This Sunday at the Fairmount Neighborhood Farmers Market you will find fresh eggs and pastured chicken, beef, pork, and lamb from Fair Valley Farm and Fog Hollow Farm, as well as fresh cut flower bouquets from Tiger Lily Art Company. 

Camas Swale Farm will have lots of fresh produce: melons and watermelons, strawberries, garlic, salad greens, pardon peppers, carrots, and tomatoes, including heirloom, cherry, and paste (time to start stockpiling sauce for the winter).  


There are certain items one should pick up at the market regardless of your shopping list or menu plans. Our policy is to purchase padron peppers whenever available because they are always a special treat. Similar logic applies to Camas Swale's perfect melons, which don't require a recipe, beyond "eat." Less intuitive might be a bunch of scallions, although pretty purple ones like these are hard to resist.


Lately I've been making a habit of buying a big bunch of scallions and immediately cooking them down in oil into a couple of tablespoons of crisp, sweet, intense flavor. We first tasted these in Shanghai and then recaptured them with the help of Fuchsia Dunlop. It doesn't matter if you have a plan for these at the time, you will simply thank yourself later for having made them. This week we gobbled them up right away as a topping for some soba noodles along with some seared padron peppers, which are essentially the same as shishito peppers so I'm calling them by their Asian name for this dish


Soba Noodles with Seared Scallions and Shishito Peppers
serves four

seared scallions
1 large or 2 small bunched of scallions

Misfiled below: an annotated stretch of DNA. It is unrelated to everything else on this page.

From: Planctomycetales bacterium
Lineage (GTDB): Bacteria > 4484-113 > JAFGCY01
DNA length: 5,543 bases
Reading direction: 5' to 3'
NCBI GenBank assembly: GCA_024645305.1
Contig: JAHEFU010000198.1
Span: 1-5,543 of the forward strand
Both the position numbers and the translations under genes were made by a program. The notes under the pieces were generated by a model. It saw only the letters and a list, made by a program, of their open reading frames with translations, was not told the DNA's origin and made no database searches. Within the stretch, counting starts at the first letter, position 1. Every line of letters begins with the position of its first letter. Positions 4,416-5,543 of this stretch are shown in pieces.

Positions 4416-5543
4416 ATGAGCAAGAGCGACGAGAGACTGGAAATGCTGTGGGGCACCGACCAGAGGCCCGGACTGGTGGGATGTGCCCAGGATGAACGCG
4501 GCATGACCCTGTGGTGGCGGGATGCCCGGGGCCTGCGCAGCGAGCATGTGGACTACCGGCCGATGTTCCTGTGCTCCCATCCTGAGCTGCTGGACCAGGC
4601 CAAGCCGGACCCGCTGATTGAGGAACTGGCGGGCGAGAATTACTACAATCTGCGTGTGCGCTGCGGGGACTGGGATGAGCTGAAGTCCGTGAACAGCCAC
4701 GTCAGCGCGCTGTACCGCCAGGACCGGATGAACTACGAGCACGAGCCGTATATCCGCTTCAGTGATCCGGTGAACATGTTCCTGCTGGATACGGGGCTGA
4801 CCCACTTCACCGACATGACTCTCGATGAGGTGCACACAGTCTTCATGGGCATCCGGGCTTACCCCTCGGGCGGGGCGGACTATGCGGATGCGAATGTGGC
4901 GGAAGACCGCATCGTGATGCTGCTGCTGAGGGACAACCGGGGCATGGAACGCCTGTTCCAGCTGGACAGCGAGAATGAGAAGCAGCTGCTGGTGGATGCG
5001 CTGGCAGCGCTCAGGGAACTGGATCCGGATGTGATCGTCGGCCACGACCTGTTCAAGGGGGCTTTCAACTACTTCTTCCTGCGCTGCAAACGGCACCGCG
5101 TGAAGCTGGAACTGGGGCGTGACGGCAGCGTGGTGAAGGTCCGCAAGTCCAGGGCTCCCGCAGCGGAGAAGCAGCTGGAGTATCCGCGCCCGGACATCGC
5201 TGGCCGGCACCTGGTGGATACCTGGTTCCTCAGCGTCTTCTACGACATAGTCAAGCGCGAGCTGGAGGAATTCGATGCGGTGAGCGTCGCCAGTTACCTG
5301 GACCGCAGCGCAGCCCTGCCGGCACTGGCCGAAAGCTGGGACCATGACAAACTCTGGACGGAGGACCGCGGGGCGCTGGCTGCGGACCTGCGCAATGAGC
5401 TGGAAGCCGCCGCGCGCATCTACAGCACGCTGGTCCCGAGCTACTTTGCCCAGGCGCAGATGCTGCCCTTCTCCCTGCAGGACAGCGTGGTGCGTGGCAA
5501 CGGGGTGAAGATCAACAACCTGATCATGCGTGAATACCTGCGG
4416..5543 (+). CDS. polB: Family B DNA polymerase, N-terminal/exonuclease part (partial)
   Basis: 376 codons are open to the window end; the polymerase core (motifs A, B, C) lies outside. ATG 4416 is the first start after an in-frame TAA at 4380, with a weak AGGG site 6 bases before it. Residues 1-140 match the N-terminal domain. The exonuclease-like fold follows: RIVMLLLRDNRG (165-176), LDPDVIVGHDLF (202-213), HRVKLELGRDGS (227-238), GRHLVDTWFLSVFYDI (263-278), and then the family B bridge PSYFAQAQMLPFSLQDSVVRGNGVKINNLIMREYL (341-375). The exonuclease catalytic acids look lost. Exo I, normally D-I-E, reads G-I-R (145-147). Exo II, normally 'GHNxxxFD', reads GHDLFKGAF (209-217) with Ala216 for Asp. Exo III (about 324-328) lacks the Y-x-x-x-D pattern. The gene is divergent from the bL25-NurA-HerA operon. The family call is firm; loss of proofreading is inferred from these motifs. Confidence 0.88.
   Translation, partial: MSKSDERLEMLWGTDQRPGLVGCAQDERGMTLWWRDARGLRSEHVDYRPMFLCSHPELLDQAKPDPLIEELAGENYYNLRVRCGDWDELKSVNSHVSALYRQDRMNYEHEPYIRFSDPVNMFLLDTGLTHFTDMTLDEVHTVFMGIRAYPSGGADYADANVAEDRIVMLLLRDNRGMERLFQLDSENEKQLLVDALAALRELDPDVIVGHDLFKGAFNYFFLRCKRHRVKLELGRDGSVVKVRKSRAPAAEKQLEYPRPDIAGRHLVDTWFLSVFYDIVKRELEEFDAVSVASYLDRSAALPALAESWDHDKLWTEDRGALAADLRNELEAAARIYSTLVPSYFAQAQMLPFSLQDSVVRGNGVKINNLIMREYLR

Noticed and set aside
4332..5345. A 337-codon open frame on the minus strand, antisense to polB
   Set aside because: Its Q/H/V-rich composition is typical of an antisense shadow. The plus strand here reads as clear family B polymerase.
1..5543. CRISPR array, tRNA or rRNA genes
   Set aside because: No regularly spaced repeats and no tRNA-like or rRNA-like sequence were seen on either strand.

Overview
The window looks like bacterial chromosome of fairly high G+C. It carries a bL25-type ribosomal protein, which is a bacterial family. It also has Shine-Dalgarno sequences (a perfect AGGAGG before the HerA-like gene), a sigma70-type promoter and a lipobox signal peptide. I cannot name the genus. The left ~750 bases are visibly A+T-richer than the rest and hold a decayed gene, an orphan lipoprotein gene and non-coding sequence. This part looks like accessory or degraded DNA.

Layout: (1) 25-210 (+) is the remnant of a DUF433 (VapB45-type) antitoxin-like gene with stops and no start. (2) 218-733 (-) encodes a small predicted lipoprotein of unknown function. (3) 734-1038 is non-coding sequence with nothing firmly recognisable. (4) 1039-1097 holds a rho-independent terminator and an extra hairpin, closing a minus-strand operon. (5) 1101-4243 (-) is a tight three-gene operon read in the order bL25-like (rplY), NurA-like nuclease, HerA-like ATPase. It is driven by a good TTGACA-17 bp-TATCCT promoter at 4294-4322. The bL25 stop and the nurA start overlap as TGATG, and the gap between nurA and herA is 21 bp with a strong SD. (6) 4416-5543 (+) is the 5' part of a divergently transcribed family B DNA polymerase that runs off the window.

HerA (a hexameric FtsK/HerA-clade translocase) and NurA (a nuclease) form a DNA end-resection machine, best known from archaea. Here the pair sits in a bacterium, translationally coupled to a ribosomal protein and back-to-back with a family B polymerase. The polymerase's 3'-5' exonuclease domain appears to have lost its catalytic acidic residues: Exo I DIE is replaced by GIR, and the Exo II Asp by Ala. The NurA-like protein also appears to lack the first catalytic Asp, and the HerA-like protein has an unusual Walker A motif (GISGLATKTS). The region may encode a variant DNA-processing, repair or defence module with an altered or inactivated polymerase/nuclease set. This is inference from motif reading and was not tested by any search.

1/4 cup neutral oil such as canola
Trim the roots off the scallions. Wack the whites with the side of a large chef's knife to split. Cut into 1 inch lengths. Heat the oil in a skillet or wok over medium high heat. Add the scallions and cook, stirring frequently. Keep cooking the scallions until they are quite browned, but avoid burning them. This will take patience and some nerve, but you will be rewarded with intense flavor. Transfer the scallions and oil to a small bowl.

seared peppers
1 pint padron or shishito peppers
2 Tbsp neutral oil such as canola
sea salt
In the same skillet or wok you used for the scallions, heat the oil over medium high heat. Add the peppers and allow to sear until well browned and blistered on one side. Use tongs to flip and brown the second side. Remove to a bowl and sprinkle with a pinch of sea salt.

noodles
300 g (3 circular packets) of soba noodles
2 Tbsp soy sauce
1 Tbsp sesame oil

Cook the noodles in salted boiling water until barely cooked through (about 5 minutes). In the meantime, mix the soy sauce and sesame oil in a serving bowl. When the noodles are done, immediately rinse them under cold water and then toss them in the serving bowl. Serve the noodles and top with the seared scallions and scallion oil and the seared peppers. Enjoy.

Saturday, August 5, 2017

Pork Chops with Deviled Chard Stems and Chard Gratin